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Development of a model to be used as an indicator of oily wastewater pollution, fingerprinting and compliance using dimensional analysis

Show simple item record Monatisa, Lerato Elizabeth 2020-11-18T06:26:59Z 2020-11-18T06:26:59Z 2020-09
dc.description.abstract Water is the source of life because all living organisms cannot survive without it and it is the most important liquid in the ecosystem hence protecting water resources and ensuring water quality should always be an issue of the highest priority at the top of all environmental issues. Currently, both developing and developed countries are experiencing numerous water quality challenges. Among the challenges include lack of adequate water due to pollution as well as the management and disposal of oily wastewater effluents in water resources. Regarding the issue of pollution due to oily wastewater, the current trend shows that, with the increase in industrialization, the amount of oil used is also increasing, thus causing more stress in terms of management and treatment of wastewater. Oily wastewater pollution has mainly been reported to cause hazardous effects to both organisms and the environment by causing the deterioration of aquatic resources. This in-turn affect the quality of ground water, surface water, endanger human health, cause of atmospheric pollution, destroy/degrade natural landscape, and even cause safety issues due to the use of coalescence of the oil burner that arise. Due to this phenomena, various regulatory bodies have established some guidelines to regulate the disposal of oily wastewater that is discharged to the environment. Therefore, oily wastewater needs to be treated prior to being discharged into the environment to comply with state and local disposal regulations. Industries and companies that deal with activities that lead to the discharge of oily wastewater need to comply to the enforced regulations to ensure that the characteristic of their effluents meet the stipulated disposal criteria. The effluent quality requirements for discharge of oily wastewater to the municipal streams are determined by local and municipal authorities and, they may vary from place to place. This dissertation focused on the development of a model that can be used to indicate the quality of oily wastewater known as oil -produced water (OPW) which is normally discharged by petroleum industries to into receiving water bodies. The model development was accomplished by using a measure of evaporation patterns in relation to certain environmental and climatic variables. This is possible because certain physico-chemical parameters that normally characterize OPW are known to have a direct relationship with the rate and pattern of OPW evaporation. However, due to the complexity of the relationship between the parameters being measured, it was imperative to employ dimensional analysis approach that is based on Buckingham pi () theorem for the estimation of oil produced water evaporation (OPWE) as a function of clear water evaporation (CWE) and influencing parameters. The parameters that were investigated in this project includes climatic and environmental parameters. The climatic parameters included wind speed (W), solar radiation (R) and air temperature (Ta). The environmental parameters were: oil produced temperature (Topw), electric conductivity (EC), total dissolved solids (TDS), biochemical oxygen demand (BOD), total suspended solids (TSS), biochemical oxygen demand (BOD), chemical oxygen demand (COD), total petroleum hydrocarbons (TPH) and total organic carbon (TOC). The results have indicated that, the physico-chemical analysis for the samples from the oil depot (petroleum industry) were found to be within acceptable threshold limits except for COD, TPH and EC that slightly surpassed. These findings and observations from this work suggests that, wastewater from this oil depot that was studied should not be directly discharged into municipal channels, rivers, and streams unless it undergoes secondary and tertiary treatment processes. Alternatively, the wastewater may arrange for an agreement with the municipals to allow for their effluents to be channelled to local municipality streams where they will undergo further treatment since most depot do not have appropriate facilities for post-treatment process. This is because, the chemical effluent must also adhere to the guidelines and regulations of the municipal where the wastewater will be channelled into. Since most depots are not equipped with appropriate facilities to check for compliance prior to the discharge of the effluents, this work has developed a multiplicative model for such purposes. Nonetheless, modelling the OPWE for compliance purposes has received little attention thus far. Driven by this knowledge gap, this project focused on the development of a model to predict the compliance of OPW effluents for both checking of quality and attaining the regulatory compliance. The modeling approach was based on experimental data collected on the oil depot, South Africa for a period of six months. As a result of this analysis, a multiplicative model to formulate OPWE as a function of influencing parameters indicated a reasonably well accuracy (RMSE = 0.49) for the OPWE estimation. The evaporation and correlation study supported the hypothesis. As shown by the evaporation patterns that most of the time the effluent was compliant to the guidelines mostly during winter time than summer time, and this observation was explained by the evaporation patterns that in summer when there is more solar radiation, the wastewater absorbed more heat and enhanced the evaporation rates which is directly related to both environmental and climatic parameters. Furthermore, the model developed by this work, can be used for fingerprinting since OPWE from different processes may have similar chemical composition but in different levels and ratios. This can be exploited to differentiate them using the same developed model as the coefficients pattern tend to be characteristic to a certain OPWE and the model can then be used to fingerprint and identify culprits in case of discrepancies. en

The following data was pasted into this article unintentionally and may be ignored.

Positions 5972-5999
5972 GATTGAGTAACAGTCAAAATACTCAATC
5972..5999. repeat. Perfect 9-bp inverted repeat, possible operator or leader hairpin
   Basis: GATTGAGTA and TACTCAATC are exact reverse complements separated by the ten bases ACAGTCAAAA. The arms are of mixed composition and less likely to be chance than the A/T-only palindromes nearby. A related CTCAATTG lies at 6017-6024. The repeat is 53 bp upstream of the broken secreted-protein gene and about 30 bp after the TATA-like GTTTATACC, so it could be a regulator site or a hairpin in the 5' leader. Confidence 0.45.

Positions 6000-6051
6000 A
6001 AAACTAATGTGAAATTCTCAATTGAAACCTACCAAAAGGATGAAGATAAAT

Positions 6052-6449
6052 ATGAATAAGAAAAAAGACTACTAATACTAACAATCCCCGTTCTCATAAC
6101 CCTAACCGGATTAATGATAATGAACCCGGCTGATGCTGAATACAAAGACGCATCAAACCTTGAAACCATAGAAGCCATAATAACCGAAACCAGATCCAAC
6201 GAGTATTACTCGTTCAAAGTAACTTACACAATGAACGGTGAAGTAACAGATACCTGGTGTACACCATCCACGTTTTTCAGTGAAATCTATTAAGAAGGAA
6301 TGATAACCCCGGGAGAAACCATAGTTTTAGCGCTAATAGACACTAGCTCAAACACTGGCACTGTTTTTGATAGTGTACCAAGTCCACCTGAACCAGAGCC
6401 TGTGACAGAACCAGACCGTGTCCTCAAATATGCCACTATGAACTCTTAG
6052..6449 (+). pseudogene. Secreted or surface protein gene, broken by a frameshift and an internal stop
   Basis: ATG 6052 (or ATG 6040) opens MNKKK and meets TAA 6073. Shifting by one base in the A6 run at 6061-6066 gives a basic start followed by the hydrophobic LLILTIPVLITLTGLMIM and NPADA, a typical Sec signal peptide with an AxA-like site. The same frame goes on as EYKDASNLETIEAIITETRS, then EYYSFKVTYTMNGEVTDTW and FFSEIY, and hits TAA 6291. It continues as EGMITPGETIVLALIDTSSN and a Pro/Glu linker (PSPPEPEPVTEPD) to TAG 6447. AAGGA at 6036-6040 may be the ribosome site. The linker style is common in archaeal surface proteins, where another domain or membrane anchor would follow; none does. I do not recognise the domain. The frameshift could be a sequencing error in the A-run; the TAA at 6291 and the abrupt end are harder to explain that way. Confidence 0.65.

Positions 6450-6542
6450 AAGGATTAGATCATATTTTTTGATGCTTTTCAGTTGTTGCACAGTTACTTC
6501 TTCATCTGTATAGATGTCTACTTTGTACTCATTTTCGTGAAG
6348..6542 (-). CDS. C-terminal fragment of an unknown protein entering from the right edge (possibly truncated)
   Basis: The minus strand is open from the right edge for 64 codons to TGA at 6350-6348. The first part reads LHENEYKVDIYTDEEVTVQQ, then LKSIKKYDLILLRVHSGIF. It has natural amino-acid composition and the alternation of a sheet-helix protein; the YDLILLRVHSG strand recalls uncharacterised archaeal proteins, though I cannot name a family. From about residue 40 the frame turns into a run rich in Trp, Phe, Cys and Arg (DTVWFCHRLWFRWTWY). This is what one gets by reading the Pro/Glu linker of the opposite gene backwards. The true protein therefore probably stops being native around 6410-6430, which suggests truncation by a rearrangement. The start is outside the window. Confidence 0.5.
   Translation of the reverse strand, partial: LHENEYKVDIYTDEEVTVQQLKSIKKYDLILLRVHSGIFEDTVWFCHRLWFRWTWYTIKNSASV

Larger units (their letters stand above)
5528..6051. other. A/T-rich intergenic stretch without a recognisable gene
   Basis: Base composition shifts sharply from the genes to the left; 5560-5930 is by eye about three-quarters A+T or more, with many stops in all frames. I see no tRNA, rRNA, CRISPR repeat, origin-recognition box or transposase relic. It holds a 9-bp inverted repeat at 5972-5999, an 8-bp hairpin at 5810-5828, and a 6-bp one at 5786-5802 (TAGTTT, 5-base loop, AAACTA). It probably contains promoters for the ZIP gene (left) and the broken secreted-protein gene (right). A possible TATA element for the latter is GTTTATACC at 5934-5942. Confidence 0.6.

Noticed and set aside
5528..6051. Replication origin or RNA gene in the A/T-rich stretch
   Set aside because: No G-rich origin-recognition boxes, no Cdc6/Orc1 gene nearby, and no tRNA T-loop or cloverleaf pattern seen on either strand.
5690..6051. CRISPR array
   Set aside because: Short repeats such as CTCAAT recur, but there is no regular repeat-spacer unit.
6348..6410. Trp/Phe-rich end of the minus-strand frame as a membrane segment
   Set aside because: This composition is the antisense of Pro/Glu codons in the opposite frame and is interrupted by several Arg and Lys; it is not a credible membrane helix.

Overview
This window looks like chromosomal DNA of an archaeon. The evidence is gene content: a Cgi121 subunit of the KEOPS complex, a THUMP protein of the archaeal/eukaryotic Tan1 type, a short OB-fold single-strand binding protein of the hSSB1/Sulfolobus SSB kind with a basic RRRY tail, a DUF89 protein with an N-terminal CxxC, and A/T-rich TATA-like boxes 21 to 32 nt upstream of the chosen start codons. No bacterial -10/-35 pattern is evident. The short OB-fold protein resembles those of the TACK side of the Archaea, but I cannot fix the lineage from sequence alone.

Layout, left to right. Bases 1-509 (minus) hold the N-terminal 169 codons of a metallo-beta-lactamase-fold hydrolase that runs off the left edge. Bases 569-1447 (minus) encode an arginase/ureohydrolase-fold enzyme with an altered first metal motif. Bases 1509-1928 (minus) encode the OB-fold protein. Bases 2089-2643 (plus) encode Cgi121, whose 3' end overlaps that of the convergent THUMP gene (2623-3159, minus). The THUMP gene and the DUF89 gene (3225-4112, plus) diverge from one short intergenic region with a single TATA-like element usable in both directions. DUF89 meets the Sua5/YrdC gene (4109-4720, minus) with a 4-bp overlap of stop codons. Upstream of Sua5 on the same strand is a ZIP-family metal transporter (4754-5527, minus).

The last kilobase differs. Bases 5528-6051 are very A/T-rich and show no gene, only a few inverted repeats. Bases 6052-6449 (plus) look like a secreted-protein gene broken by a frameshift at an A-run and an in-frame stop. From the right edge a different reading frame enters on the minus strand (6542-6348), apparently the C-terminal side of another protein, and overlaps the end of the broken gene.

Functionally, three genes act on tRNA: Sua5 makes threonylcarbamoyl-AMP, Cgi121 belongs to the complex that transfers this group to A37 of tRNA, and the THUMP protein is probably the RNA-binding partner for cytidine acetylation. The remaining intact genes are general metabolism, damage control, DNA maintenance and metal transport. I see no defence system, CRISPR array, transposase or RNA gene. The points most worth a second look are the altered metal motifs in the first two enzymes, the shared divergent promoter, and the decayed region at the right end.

dc.language.iso en en
dc.title Development of a model to be used as an indicator of oily wastewater pollution, fingerprinting and compliance using dimensional analysis en
dc.type Dissertation en
dc.description.department Civil and Chemical Engineering en